An horrific story in today’s New York Times about how a global oil company dumped up to 400 tons of toxic waste on the doorstep of some of the world’s poorest people in the Ivory Coast in order to save costs. So far eight people have died, dozens have been hospitalized and 85,000 have sought medical attention.

The toxic sludge came from a Greek-owned tanker flying a Panamanian flag and leased by the London branch of Trafigura, a Swiss trading corporation whose fiscal headquarters are in the Netherlands. Safe disposal, says the Times, of the 400 tons of “marslops” or “slops” would have cost about $300,000 or even more.

After Dutch workers complained about becoming sick and of the nature of the waste, the vessel carrying it eventually ended up in the Ivory Coast, where a local contractor was given the task of cleaning it up. This is despite the fact that Dutch and British toxic-waste experts and oil traders believe that the Ivory Coast has no facilities capable of handling high-level toxic waste.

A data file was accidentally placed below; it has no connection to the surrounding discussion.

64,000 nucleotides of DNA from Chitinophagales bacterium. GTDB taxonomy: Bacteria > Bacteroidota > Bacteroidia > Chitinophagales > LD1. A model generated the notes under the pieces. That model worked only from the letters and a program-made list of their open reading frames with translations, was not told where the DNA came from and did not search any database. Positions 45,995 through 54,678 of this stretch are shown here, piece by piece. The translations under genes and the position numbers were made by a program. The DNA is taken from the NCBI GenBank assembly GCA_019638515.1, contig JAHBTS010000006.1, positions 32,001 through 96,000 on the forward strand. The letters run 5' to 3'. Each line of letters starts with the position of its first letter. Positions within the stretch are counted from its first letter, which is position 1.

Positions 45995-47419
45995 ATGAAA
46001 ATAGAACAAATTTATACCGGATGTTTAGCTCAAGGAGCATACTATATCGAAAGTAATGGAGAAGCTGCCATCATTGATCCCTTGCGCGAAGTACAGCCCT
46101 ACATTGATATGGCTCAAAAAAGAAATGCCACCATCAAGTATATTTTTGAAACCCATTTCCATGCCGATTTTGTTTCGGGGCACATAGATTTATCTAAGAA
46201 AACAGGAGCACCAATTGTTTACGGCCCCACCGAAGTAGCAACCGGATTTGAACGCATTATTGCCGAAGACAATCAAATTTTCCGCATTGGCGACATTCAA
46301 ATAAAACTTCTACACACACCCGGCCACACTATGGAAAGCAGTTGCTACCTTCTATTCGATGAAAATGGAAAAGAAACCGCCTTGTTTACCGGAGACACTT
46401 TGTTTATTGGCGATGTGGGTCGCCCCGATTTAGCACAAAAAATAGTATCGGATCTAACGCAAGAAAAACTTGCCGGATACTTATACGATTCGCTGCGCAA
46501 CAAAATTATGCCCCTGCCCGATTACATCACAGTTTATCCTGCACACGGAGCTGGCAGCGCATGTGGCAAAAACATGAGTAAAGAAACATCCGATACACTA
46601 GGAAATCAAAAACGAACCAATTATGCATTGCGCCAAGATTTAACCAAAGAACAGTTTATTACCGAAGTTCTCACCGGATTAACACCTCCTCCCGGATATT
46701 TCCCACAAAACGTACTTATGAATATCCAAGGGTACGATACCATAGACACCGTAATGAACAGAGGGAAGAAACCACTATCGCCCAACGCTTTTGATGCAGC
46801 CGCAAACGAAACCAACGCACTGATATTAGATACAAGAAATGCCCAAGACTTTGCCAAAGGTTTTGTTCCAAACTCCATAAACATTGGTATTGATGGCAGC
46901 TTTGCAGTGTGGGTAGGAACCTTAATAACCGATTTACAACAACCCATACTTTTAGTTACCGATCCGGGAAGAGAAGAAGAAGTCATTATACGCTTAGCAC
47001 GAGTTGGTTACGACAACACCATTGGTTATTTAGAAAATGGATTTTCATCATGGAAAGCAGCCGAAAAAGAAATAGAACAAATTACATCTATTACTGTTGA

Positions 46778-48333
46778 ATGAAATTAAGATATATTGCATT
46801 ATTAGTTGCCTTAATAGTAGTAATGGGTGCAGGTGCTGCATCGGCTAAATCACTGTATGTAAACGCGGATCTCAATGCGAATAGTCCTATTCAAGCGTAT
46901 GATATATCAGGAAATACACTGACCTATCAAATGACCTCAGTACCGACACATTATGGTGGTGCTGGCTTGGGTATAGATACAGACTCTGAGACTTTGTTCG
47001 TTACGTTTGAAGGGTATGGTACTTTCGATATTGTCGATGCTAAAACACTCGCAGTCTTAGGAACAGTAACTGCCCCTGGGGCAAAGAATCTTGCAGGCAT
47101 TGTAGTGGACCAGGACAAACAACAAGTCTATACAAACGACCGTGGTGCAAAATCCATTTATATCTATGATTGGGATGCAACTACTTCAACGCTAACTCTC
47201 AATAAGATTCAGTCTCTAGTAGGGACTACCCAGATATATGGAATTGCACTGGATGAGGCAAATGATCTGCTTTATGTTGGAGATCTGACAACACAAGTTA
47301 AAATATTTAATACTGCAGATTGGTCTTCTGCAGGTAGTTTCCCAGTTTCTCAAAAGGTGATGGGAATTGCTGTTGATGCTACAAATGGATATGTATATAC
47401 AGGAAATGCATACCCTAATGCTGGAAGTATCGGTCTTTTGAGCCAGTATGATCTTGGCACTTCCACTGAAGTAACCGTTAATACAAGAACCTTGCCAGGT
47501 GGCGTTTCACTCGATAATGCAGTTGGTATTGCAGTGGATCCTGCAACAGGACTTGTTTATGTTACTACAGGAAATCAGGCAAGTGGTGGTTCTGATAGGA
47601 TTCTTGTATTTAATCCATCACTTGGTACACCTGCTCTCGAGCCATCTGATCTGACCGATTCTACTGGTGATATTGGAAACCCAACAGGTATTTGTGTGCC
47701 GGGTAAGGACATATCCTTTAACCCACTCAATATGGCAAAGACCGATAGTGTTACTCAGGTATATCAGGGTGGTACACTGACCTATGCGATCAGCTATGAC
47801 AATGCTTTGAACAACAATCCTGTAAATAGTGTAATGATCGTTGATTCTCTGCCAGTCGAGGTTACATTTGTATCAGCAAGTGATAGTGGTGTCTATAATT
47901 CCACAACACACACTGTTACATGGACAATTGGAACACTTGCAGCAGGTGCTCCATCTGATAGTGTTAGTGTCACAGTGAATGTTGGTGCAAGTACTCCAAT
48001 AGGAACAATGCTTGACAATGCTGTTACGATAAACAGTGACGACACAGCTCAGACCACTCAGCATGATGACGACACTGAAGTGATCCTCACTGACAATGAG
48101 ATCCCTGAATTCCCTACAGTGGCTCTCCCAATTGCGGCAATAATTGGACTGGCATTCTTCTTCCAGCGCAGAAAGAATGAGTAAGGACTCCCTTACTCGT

The local contractor, Tommy, then just tankered the waste to over a dozen sites in the capital, Abidjan, including into landfill. It was not long before thousands of near-by people became sick. Now a French clean-up crew has been called in and the waste may be safely disposed of in France.

This waste dumping has caused a political scandal. According the the NYT “the spreading illnesses sparked violent demonstrations from a population convinced that government corruption was to blame for the dumping, and ultimately the furor forced the prime minister and his government to resign in September, though much of the government was reinstated later. Six Ivorians, one Nigerian and two European officials from Trafigura have been jailed so far in Ivory Coast.”

Greenpeace has now filed criminal complaints in Amsterdam against Trafigura, Amsterdam Port Services and the Dutch environmental authorities. The city of Amsterdam and the Dutch Parliament have begun their own inquiries. There are no fewer than five investigations going on in Ivory Coast.

Meanwhile a  statement posted on Trafigura’s Web site says that “tests conducted by the company and others show the washings themselves to have little or no toxicity”.